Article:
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Are you interested in how our country works, what different political parties stand for and how relations with different countries operate? Do you know what the difference between a written and unwritten constitution is and how this explains some of the political turmoil in the United Kingdom in recent years? Would you like to know more about how to make your voice heard over the fundamental issues of our times; such as climate change or equality? Are you interested in a career in the civil service, law, or journalism? If the answer to any of these questions is ‘yes,’ then Politics is the subject for you!
A Level Politics is the study of the structures of government and the concepts behind it. Over the two year A Level you will gain a thorough understanding of how our government works, the make-up of our country, elections and what each political party believes in and the principles they seek to introduce. You will also gain an understanding of politics on the international stage and how problems and issues are discussed and dealt with in different ways. You will also explore theory and thinkers behind key political ideology including Liberalism, Conservatism, Socialism and Feminism.
This A Level is taught from the EDEXCEL board over two years. You will sit three papers at the end of your second year and the subject is fully exam assessed.
A minimum of five GCSEs at grade 4 and above, including Maths.
A grade 5 or above in English Language.
In the first year you will study two units.
1. ‘UK Politics’: In this unit you will gain an understanding of what democracy is and what systems we use in the United Kingdom for both direct and representative democracy. You will look at the extension of voting rights and how human rights have been developed. You will gain an understanding of the different political parties and their beliefs in the United Kingdom. You will examine referendums and our voting systems and analyse their strengths and weaknesses. Lastly you will look at how voting behaviour is influenced by the media and critically evaluate what happened in the last three general elections.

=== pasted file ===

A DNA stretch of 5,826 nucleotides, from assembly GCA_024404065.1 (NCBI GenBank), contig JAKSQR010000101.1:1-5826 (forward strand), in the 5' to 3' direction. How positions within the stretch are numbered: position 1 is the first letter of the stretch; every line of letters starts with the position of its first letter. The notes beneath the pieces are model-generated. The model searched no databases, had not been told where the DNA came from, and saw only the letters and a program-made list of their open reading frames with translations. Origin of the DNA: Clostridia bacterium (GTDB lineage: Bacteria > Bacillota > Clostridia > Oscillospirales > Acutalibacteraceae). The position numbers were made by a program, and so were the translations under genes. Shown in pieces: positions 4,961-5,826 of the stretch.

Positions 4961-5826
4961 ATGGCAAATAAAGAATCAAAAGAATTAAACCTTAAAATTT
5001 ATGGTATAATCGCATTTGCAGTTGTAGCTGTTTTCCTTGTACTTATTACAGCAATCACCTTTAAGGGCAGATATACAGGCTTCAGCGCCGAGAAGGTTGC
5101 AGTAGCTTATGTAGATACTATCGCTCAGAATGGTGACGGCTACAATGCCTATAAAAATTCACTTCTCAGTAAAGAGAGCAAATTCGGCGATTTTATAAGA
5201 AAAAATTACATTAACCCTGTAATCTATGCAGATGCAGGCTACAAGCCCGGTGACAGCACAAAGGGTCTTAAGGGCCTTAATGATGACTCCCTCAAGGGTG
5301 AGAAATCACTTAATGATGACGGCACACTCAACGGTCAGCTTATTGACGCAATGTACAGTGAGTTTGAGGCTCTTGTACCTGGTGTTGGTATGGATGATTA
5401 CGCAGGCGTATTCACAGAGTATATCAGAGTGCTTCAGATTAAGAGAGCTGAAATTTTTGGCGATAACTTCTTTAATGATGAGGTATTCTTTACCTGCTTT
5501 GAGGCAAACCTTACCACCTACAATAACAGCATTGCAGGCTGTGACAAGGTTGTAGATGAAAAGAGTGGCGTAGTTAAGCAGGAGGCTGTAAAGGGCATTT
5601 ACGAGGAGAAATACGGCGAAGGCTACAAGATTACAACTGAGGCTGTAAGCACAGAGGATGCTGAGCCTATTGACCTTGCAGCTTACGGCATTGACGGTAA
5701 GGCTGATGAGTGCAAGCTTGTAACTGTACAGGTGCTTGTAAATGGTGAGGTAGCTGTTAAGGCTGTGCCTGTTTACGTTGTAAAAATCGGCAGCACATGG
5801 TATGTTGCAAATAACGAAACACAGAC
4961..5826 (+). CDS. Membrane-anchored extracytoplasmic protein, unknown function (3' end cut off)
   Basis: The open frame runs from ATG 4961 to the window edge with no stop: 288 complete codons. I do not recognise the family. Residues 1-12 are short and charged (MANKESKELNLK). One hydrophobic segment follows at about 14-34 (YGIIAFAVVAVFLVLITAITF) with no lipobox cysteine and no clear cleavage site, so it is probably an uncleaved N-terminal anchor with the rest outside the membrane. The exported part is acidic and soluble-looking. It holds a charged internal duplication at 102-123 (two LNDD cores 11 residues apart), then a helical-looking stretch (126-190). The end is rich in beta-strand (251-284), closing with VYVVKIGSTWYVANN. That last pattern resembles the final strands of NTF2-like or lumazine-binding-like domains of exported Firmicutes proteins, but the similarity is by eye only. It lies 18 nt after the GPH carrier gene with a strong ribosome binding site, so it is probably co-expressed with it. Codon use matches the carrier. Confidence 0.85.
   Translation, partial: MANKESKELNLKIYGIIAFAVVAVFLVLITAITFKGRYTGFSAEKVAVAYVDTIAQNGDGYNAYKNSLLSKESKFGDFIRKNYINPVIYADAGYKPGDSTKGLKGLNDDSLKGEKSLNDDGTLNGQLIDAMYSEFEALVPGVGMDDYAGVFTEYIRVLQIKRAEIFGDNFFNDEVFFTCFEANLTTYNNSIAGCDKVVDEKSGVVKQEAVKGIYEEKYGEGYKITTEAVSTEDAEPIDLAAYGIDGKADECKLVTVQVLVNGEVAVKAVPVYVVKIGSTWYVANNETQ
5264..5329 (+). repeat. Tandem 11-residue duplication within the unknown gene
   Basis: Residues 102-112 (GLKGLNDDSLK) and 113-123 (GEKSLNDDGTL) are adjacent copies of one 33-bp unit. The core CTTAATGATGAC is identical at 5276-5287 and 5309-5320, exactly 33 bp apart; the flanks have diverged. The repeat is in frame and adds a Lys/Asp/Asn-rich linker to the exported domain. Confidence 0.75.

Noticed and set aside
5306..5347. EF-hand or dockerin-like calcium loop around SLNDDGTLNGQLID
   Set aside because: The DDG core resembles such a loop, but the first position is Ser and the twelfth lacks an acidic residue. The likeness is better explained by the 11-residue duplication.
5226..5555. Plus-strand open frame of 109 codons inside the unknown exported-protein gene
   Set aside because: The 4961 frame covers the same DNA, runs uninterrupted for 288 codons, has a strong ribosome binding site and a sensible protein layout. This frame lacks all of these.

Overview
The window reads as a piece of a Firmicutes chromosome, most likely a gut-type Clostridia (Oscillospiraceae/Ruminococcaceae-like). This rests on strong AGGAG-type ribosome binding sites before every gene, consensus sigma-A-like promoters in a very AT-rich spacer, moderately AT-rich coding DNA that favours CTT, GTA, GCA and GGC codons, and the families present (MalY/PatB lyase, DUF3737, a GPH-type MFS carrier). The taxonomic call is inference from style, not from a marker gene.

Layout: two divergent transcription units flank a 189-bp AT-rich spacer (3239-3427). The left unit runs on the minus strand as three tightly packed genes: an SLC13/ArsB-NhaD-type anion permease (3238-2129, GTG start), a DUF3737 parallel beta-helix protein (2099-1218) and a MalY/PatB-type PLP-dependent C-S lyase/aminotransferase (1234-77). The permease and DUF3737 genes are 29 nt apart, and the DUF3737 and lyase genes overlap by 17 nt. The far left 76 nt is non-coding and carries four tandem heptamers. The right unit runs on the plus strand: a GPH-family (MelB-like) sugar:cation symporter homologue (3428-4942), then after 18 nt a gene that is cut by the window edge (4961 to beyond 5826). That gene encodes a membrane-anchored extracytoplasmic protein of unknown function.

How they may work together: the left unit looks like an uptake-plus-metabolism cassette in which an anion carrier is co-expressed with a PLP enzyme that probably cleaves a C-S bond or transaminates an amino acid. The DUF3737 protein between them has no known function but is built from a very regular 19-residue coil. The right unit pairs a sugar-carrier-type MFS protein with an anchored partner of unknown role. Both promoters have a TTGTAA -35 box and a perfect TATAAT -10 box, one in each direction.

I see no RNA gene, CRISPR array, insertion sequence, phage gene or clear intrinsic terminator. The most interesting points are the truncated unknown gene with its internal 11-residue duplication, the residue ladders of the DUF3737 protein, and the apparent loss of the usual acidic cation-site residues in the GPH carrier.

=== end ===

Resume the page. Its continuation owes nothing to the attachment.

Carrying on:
2. ‘UK Government’: This unit focuses on the structures of government in the United Kingdom and explores the nature of the unwritten constitution, how Parliament works, the powers of the executive and the relationship between the two. It also explores other institutions such as the Supreme Court and analyses where sovereignty in the UK political system lies. You will gain a thorough understanding of the make-up of the UK Political system and processes for making laws.
In the second year you will study two more units.
3. ‘Comparative Global Politics’: This unit explores the global political system. You will study globalisation and the role of the state in a global economy as well as global governance institutions, such as the United Nations, International Monetary Fund and World Trade Organisation. You will also look at key issues such as human rights, environmental concerns, and regionalism before finally looking at issues in international relations and power blocs.
4. ‘Core and Non-core Political Ideologies’: In this unit you will look at the key concepts and ideas behind the main political ideologies in the United Kingdom of Liberalism, Conservatism and Socialism. You will explore how these concepts have evolved over time and who the key thinkers in these ideologies are. You will also study the ideology of feminism in the same manner to explore how this ideology has developed and changed over time.
Studying politics is useful for a range of careers that require an understanding of the political structures in our country and worldwide. This includes journalism, the civil service, work in the charity sector, academia or in business. Many subjects are good combinations for Politics, including History and Law due to the obvious similarities in content, Geography due to the global politics unit and sections on issues and debates. English Language and Literature are also good subjects, due to the focus on essay writing and constructing arguments. Economics and Philosophy are also useful subjects, especially if you wish to go onto to do a PPE based course at university.
There are many opportunities to extend your learning outside the classroom for Politics. This includes a trip to Parliament to see the seat of our democracy. We have also previously held a husting in the Sixth Form for candidates for the Filton and Bradley Stoke constituency in the general election. Politics learners may find it useful to join our Social Academy which organises cultural awareness and political events throughout the year and would benefit from membership of our Legal, Sociology or History Academies.